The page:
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Hong Kong's Leader Agrees To Talks With Protesters

Hong Kong's chief executive has agreed to hold talks with pro-democracy protesters, though he refuses to step down from his post.

Hong Kong's Leader Agrees To Talks With Protesters
Getty Images / Paula Bronstein
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After a week of protests, Hong Kong's leader has agreed to hold talks with pro-democracy protesters, though he refused step down from his post as they had demanded. And that has created both a literal and figurative standoff.

CNN reports police beefed up their forces outside the office of Hong Kong chief executive Leung Chun-ying Friday in a standoff with pro-democracy protesters who gathered near the building.

The demonstrators reportedly blocked streets and stopped vehicles carrying food supplies from entering those government offices.

Hong Kong has warned the protesters not to seize any government buildings or else they will face "serious consequences." Meanwhile, officials temporarily closed the central government office and 20 different banks Friday. (Video via BBC)

Along with removing Leung from power, the pro-democracy demonstrators are campaigning for free elections and protesting a recent power grab by the central government in Beijing. But it remains to be seen if any of those demands will be met.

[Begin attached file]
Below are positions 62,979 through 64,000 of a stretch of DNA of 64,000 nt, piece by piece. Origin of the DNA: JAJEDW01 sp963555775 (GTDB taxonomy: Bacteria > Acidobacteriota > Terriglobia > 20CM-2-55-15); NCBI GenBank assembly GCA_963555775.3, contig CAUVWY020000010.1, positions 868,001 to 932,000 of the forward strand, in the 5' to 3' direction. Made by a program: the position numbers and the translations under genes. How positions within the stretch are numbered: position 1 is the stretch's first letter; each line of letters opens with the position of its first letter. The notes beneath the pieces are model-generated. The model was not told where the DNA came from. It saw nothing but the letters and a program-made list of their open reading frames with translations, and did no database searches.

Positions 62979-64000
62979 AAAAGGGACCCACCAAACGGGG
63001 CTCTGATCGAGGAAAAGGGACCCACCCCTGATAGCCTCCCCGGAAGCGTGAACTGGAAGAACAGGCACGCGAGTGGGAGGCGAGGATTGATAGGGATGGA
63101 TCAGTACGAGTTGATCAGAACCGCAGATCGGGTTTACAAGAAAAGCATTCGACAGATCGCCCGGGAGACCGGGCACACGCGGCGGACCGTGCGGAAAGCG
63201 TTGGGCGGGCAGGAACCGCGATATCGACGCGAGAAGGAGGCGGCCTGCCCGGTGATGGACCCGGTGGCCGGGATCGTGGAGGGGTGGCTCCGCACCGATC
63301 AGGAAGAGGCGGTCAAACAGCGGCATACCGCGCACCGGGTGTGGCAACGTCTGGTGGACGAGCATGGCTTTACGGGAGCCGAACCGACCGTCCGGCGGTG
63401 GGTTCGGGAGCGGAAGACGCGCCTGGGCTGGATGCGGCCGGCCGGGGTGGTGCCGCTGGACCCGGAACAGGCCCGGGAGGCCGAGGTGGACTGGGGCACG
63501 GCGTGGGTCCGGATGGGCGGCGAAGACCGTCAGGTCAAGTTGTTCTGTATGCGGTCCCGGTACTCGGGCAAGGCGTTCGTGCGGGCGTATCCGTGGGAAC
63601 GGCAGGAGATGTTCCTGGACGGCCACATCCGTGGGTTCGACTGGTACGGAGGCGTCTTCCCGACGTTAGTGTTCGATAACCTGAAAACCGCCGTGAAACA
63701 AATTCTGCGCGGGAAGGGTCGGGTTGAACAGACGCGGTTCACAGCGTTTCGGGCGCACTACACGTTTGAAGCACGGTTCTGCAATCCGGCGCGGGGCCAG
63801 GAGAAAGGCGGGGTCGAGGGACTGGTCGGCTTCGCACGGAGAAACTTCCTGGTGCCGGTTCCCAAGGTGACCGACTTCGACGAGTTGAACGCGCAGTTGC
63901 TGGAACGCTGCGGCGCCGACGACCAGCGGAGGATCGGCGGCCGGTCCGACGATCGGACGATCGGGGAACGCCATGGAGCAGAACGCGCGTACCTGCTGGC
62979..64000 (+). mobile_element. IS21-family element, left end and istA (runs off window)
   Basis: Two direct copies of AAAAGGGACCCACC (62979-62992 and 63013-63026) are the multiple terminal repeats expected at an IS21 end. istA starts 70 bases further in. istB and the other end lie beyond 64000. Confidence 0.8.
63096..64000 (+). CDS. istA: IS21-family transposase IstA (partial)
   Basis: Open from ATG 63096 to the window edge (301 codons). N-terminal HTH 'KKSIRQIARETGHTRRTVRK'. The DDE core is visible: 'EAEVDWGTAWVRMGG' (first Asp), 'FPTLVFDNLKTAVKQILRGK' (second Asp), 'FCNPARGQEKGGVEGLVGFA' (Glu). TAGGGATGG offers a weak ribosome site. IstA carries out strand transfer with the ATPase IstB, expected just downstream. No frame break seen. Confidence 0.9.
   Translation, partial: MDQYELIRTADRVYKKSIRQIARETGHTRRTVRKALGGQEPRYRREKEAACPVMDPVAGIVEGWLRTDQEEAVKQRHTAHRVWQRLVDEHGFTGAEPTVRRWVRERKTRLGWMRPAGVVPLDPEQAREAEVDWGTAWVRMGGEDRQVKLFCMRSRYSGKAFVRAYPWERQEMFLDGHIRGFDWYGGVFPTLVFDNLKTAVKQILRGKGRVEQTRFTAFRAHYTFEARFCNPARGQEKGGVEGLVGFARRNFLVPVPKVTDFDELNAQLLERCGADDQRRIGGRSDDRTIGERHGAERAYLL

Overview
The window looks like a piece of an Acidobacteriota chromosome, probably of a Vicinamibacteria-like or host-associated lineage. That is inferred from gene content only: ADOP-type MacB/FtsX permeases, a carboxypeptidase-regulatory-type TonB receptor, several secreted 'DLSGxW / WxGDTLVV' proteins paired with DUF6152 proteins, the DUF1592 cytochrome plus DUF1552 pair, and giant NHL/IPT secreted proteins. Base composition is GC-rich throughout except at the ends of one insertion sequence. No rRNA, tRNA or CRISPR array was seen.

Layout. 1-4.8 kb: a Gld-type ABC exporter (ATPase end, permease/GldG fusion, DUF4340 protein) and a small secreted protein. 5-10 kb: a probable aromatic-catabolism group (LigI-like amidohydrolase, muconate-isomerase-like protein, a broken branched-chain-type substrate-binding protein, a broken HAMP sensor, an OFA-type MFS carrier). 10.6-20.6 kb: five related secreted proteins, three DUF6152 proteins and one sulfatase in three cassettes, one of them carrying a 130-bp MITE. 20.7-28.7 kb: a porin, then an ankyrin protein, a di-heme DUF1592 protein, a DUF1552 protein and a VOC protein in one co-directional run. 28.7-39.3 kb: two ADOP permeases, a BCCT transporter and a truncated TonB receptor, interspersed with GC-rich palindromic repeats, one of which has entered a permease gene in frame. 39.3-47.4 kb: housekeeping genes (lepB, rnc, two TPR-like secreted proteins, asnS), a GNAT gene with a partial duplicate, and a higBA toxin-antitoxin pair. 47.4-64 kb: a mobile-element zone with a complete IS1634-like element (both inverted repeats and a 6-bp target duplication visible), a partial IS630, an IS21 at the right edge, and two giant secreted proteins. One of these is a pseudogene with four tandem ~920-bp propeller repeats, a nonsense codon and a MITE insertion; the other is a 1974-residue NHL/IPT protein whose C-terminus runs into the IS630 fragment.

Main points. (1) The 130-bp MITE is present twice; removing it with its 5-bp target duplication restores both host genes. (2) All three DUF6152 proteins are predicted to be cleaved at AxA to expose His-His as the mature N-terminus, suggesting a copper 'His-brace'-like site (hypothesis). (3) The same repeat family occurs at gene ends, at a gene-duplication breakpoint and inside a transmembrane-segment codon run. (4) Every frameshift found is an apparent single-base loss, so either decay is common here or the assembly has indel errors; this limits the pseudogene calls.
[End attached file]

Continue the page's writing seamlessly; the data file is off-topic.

A writer for The Washington Post says it's unlikely China's government will budge on anything, "driven in part by fears that successful protests in Hong Kong could inspire dissent to bubble up elsewhere in China."

There are also conflicting reports on the number of people protesting.

Some voices behind the demonstrations say more than 130,000 protesters have now flooded the streets for the so-called "umbrella revolution," though the BBC reports police put the number more in the ballpark of 26,000.

Either way, it's still considered by most outlets as the largest protest China has seen since the Tiananmen Square massacre of 1989. (Video via Sky News)

This video contains images from Getty Images / Paula Bronstein, Chris McGrath.